Annie Considine, Johnny Lee Davenport and Kelly Galvin invite all to the new 2014 season at Shakespeare & Company (photo: Kevin Sprague)

Casting for Shakespeare & Company’s upcoming Summer Performance Season was finalized last week which includes a roster of audience favorites, critics’ top picks and a bevy of newcomers joining the Company’s ranks in this celebratory season in honor of the 450th anniversary of Shakespeare’s birth. Please see play titles, casting, press openings and full schedules for each production listed below. (Note varied curtain times in this season’s schedule.)

TICKETS AND DISCOUNTS
For tickets, Gift Cards and information about the 2014 Performance Season: visit http://www.shakespeare.org, or call the Box Office at (413) 637-3353, or stop by in person at 70 Kemble Street, Lenox, MA. Ticket prices range from $10 to $80, with discounts from 10-50% off regular ticket prices for Groups, Students, Seniors, Teachers and the Military. Our very popular 40% Off Berkshire County Residents’ Discount will again be available. Both the Playhouse and Bernstein theatres are air-conditioned, wheelchair accessible and hearing-aid assisted. To learn more about the season, discount availability, to order tickets or request a season brochure, visit http://www.shakespeare.org. Groups: For bookings, parties, and special event rental information and details contact David Joseph, Director of Sales & Group Tours, at (413) 637-1199 ext. 132 or groupsales@shakespeare.org.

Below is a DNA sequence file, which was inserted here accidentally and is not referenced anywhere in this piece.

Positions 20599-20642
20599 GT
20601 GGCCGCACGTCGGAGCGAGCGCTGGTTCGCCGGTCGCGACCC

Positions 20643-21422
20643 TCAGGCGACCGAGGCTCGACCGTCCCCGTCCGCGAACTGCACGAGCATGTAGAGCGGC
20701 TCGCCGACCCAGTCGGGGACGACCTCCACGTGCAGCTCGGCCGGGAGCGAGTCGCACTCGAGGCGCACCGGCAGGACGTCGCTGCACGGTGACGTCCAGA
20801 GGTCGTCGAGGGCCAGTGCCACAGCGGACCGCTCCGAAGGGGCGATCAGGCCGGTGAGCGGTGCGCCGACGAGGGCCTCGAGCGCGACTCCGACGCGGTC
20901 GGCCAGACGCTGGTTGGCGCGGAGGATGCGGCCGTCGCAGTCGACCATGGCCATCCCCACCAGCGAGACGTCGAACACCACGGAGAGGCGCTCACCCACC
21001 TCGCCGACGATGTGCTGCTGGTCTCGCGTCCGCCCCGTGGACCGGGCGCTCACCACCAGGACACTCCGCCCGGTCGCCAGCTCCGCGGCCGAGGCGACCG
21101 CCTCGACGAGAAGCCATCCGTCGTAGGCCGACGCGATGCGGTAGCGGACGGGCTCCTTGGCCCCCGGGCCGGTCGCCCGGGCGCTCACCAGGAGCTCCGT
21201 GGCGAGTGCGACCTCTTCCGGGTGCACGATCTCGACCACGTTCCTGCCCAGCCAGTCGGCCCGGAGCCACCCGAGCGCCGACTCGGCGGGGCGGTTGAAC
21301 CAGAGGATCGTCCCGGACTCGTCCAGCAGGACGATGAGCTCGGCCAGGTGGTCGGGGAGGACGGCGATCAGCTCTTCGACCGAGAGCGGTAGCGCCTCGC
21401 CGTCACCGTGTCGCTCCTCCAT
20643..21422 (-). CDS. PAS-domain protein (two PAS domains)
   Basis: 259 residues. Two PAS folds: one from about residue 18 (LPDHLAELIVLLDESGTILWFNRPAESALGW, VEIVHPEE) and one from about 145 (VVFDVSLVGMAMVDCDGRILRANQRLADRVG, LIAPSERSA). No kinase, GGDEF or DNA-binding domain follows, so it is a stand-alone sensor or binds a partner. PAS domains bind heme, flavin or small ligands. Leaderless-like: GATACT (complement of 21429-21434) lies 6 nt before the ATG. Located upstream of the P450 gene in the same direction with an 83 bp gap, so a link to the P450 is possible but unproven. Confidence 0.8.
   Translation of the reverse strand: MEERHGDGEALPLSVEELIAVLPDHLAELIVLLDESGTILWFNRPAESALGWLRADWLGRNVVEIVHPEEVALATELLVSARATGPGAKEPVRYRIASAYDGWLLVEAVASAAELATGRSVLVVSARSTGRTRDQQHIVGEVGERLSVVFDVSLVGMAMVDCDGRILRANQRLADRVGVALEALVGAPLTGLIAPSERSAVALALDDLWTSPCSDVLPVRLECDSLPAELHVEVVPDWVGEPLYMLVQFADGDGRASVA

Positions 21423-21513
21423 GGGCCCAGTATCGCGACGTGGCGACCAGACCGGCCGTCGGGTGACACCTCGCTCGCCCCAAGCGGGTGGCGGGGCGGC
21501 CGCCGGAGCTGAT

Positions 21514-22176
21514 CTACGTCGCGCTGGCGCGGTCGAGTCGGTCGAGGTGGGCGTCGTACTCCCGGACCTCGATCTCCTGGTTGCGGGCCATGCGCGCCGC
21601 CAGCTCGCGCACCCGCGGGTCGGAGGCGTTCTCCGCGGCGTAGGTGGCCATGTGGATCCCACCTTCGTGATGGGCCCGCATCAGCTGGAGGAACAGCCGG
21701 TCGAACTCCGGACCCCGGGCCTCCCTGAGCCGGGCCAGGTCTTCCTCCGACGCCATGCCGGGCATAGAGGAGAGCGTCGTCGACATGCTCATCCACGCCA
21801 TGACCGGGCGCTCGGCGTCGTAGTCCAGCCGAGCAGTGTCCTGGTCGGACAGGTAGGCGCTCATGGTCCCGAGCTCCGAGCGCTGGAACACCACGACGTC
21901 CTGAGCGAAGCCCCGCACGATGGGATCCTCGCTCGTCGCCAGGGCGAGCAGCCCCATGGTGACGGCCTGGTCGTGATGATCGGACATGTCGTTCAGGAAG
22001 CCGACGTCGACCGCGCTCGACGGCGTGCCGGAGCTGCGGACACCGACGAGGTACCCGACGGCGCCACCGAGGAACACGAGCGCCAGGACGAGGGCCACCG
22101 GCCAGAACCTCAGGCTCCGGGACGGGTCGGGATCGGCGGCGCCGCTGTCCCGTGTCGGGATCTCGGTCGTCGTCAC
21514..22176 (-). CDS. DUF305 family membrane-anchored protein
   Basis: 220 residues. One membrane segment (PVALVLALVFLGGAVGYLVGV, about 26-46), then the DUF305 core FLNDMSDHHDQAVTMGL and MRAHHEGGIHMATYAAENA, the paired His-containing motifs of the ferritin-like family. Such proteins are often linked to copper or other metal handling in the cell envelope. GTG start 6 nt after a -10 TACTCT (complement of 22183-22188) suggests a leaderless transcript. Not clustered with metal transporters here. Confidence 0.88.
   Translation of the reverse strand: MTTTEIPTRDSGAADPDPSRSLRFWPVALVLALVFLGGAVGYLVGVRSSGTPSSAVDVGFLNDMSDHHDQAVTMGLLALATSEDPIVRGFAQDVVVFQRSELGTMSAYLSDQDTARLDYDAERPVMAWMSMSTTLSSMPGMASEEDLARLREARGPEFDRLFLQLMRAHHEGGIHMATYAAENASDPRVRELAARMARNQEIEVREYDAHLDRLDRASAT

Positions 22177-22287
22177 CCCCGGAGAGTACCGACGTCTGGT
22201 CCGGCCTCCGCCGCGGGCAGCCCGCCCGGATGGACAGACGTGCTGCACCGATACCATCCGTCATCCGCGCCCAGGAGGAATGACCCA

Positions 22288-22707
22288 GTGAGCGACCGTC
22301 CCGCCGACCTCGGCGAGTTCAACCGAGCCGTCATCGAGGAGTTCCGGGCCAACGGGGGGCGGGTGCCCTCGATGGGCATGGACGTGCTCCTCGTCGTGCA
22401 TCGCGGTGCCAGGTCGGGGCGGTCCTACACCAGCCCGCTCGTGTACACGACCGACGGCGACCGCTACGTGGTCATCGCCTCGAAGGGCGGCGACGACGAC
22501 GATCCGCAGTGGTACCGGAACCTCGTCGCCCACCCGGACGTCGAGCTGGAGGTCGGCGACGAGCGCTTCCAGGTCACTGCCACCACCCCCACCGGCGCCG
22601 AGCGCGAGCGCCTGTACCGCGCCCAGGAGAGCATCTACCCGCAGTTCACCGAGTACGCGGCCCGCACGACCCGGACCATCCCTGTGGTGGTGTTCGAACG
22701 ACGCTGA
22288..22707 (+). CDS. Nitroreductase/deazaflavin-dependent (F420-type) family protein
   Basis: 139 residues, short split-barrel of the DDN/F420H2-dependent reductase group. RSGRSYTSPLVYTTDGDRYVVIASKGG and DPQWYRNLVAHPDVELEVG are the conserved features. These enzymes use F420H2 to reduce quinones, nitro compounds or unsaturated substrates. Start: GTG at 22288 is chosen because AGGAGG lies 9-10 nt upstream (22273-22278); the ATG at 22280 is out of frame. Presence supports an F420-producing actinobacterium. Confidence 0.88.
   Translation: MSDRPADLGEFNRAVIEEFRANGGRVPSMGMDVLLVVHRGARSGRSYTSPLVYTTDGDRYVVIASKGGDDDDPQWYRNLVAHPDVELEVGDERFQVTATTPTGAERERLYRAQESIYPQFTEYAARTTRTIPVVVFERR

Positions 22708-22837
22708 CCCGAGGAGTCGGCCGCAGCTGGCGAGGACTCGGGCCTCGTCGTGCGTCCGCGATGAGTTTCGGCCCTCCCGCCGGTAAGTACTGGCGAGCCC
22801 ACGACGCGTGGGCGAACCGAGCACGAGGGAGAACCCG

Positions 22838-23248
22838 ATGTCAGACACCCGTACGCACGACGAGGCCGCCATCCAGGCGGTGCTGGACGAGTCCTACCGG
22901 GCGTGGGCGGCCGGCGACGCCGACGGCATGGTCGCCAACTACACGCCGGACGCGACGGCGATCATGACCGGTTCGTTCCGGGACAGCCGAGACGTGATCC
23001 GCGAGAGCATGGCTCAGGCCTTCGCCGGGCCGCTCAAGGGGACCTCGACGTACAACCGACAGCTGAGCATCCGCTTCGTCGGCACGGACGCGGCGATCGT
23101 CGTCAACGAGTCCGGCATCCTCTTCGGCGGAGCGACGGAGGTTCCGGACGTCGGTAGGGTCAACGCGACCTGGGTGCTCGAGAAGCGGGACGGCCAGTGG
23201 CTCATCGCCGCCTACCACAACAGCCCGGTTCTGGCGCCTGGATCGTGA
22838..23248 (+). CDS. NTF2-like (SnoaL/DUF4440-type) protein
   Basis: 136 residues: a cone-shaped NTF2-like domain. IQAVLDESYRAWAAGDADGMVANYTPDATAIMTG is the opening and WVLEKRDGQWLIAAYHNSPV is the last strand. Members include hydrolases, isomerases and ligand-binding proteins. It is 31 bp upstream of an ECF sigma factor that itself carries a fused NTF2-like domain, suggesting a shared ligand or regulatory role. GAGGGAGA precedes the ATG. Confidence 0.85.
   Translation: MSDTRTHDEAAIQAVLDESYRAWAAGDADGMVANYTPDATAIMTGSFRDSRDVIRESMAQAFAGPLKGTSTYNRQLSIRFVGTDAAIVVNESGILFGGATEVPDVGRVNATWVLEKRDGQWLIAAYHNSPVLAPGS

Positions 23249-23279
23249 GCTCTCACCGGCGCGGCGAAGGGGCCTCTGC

Click to read the rest at Berkshire on Stage.

“Shakespeare’s Will” Is Irreverent Tale of His Wife, Anne Hathaway [Berkshire on Stage]

Wednesday, May 21st, 2014
Kristen Wold in Shakespeare’s Will (photo: Kevin Sprague)

Kristen Wold in “Shakespeare’s Will” (photo: Kevin Sprague)

The stage lights come on again as Artistic Director Tony Simotes kicks off a celebratory season in honor of the 450th anniversary of Shakespeare’s birth with Shakespeare’s Will, directed by Daniela Varon and featuring Kristin Wold. This provocative one-woman play by Canadian playwright Vern Thiessen imagines the bold and unapologetic journey of Shakespeare’s enigmatic wife, Anne Hathaway, and the couple’s unconventional courtship and marriage. Performances run in Shakespeare & Co.’s Elayne P. Bernstein Theatre in Lenox from Saturday (May 24)–August 24.

450 years after his birth, Shakespeare’s works continue to survive and his popularity continues to accelerate with uncountable works of scholarship, criticism and literature that he has inspired. No other artist has ever had so much written about him, but the facts we have about William Shakespeare of Stratford are surprisingly few… and the facts we have about his wife, Anne Hathaway, are even fewer. Married to the greatest wordsmith of all time, Hathaway may well have been illiterate; no words of hers survive. However, we do have Shakespeare’s last will and testament, amended in March, 1616, about a month before his death.

Click to read the rest at Berkshire on Stage.

Radio, Radio: Live On Stage

Friday, May 9th, 2014

On The Radio

Radio has been making the leap from the airwaves to the stage in recent years, and folks who love to watch live radio – rather than just listen to it – have a wealth of options during the summer performance season. Here are a few live radio presentations that fans might want to check out: